Thursday, December 30, 2021

T. P. Cooke

In a recent post, I wrote about Margaret Somerville Bunn, one of the performers highlighted in The Biography of the British Stage in 1824. Today, I want to discuss an even more famous actor featured in that book: Thomas Potter Cooke.

A regular fixture in English melodramas of the early 19th century, Cooke was a former sailor who also excelled at playing sailors on the stage. According to his entry in The Biography of the British Stage, young Cooke attended a nautical spectacle when he was only around 10 years old and became fascinated by the sea. In 1796, he became a member of the Royal Navy and sailed on the H.M.S. Raven to Gibraltar, Toulon, and the Mediterranean.

It was on board the Raven that Cooke experienced an infamous shipwreck. Sailors spent two days and nights clinging to the remains of the ship. Though many of his fellow mariners died, Cooke managed to reach shore. After a long fever, it was deemed he was not fit to return to service, and he left the navy. So enthusiastic was he for the sea, however, that after he recovered, he set sail again, this time on board the H.M.S. Prince of Wales. He continued to serve on that vessel until the Treaty of Amiens temporarily ended hostilities in 1802.

Though the agreement at Amiens ended up being only a brief intermission rather than the end of the Napoleonic wars, Cooke this time gave up the sea, and in 1804 he made his debut as an actor at the Royalty Theatre in Whitechapel. Cooke then accepted a position at Astley's Amphitheatre "upon liberal terms" according to The Biography of the British Stage. Two years later, he moved to the Lyceum Theatre, but ultimately he left London for Dublin, appearing at an amphitheatre on Peter Street. He returned to England in 1809, and Robert William Elliston got him to help run the Surrey Theatre.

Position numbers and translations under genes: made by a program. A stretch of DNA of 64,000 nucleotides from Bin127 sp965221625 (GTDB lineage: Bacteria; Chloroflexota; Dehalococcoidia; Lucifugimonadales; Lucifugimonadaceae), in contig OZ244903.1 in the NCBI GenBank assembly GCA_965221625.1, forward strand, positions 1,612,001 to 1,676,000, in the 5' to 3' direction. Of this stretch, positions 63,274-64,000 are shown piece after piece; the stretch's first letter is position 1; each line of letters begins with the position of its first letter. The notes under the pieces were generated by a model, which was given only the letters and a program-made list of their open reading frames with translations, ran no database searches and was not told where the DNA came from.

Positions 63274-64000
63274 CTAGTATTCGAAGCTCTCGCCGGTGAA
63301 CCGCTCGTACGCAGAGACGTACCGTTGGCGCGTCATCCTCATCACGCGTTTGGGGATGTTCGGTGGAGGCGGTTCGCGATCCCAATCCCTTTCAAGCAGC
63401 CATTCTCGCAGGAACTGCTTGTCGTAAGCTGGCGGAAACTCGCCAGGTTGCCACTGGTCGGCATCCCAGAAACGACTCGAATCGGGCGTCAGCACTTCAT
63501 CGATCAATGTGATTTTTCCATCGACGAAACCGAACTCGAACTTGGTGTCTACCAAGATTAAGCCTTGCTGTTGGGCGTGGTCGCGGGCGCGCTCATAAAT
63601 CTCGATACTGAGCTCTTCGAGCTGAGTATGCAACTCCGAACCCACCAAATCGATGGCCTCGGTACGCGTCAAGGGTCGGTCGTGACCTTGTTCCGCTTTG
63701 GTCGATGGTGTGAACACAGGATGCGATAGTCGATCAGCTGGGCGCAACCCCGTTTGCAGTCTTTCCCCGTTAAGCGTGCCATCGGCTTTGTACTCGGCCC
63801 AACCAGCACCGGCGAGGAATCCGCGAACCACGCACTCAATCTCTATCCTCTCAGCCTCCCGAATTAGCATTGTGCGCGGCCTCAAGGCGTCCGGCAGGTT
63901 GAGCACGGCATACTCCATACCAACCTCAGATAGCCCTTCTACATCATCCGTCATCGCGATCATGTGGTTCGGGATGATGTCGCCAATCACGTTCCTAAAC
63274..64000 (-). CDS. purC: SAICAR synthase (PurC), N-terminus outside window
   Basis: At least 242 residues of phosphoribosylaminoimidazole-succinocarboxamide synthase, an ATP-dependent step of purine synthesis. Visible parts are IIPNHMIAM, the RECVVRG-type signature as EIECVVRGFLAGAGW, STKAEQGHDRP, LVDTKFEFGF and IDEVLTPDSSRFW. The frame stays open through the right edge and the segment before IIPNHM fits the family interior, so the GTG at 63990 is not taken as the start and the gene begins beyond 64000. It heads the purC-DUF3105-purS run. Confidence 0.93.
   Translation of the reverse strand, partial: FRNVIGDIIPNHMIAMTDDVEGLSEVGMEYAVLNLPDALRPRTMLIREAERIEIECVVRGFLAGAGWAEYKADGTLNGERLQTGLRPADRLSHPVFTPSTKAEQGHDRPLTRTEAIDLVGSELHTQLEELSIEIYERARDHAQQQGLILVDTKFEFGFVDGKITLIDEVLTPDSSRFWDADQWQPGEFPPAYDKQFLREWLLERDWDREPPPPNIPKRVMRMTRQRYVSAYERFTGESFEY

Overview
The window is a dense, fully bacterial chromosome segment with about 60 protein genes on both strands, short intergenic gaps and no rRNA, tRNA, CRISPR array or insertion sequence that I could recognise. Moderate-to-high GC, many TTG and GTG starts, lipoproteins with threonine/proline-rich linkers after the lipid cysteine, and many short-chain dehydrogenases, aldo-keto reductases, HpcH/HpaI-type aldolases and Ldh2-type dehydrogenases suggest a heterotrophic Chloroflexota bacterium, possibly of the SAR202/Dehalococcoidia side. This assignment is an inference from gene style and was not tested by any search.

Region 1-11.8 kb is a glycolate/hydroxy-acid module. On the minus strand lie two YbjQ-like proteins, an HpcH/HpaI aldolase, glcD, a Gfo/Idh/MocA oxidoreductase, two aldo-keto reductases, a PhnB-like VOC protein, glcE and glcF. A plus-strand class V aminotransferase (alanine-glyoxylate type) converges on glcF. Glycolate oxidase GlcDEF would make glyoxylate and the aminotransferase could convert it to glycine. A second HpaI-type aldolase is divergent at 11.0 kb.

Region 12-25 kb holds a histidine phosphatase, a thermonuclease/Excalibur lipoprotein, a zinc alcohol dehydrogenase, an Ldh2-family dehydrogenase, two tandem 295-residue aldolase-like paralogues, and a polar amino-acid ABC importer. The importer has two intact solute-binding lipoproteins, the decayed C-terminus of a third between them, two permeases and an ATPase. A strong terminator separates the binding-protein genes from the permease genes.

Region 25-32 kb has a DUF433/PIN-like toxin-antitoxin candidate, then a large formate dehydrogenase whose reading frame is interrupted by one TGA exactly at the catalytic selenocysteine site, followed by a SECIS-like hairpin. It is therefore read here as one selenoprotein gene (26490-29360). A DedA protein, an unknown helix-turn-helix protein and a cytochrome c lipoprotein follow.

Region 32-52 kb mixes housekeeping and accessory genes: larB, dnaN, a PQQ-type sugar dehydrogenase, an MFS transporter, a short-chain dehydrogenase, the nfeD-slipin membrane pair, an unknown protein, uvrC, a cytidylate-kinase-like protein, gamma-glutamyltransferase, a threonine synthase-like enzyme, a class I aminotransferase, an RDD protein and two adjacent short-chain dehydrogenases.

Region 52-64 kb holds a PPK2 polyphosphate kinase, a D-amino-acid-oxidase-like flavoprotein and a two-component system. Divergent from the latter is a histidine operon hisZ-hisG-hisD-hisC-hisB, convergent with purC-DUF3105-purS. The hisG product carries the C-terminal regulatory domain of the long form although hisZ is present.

Minor and provincial theatres were all well and fine, but in the early 19th century, serious actors were supposed to perform at one of the two patent theatres at Covent Garden or Drury Lane. Beginning in 1816, Cooke did appear in a series of melodramas at Drury Lane, as well as at Covent Garden, the Royal Opera House, and the Royal Coburg. Cooke had the honor of originating some of the most famous Gothic roles of all time, appearing as the title role in The Vampyre, based on the novel by John Polidori, as well as the creature in Presumption, the first stage adaptation of Mary Shelley's novel Frankenstein.

It was for his appearances in nautical melodramas that Cooke was most famous, though. He appeared as a sailor in Edward Fitzball's The Pilot, Douglas Jerrold's Black-Eyed Susan, and John Thomas Haines's My Poll and My Partner Joe, among other plays. No doubt his experience as an actual sailor aided him in providing verisimilitude.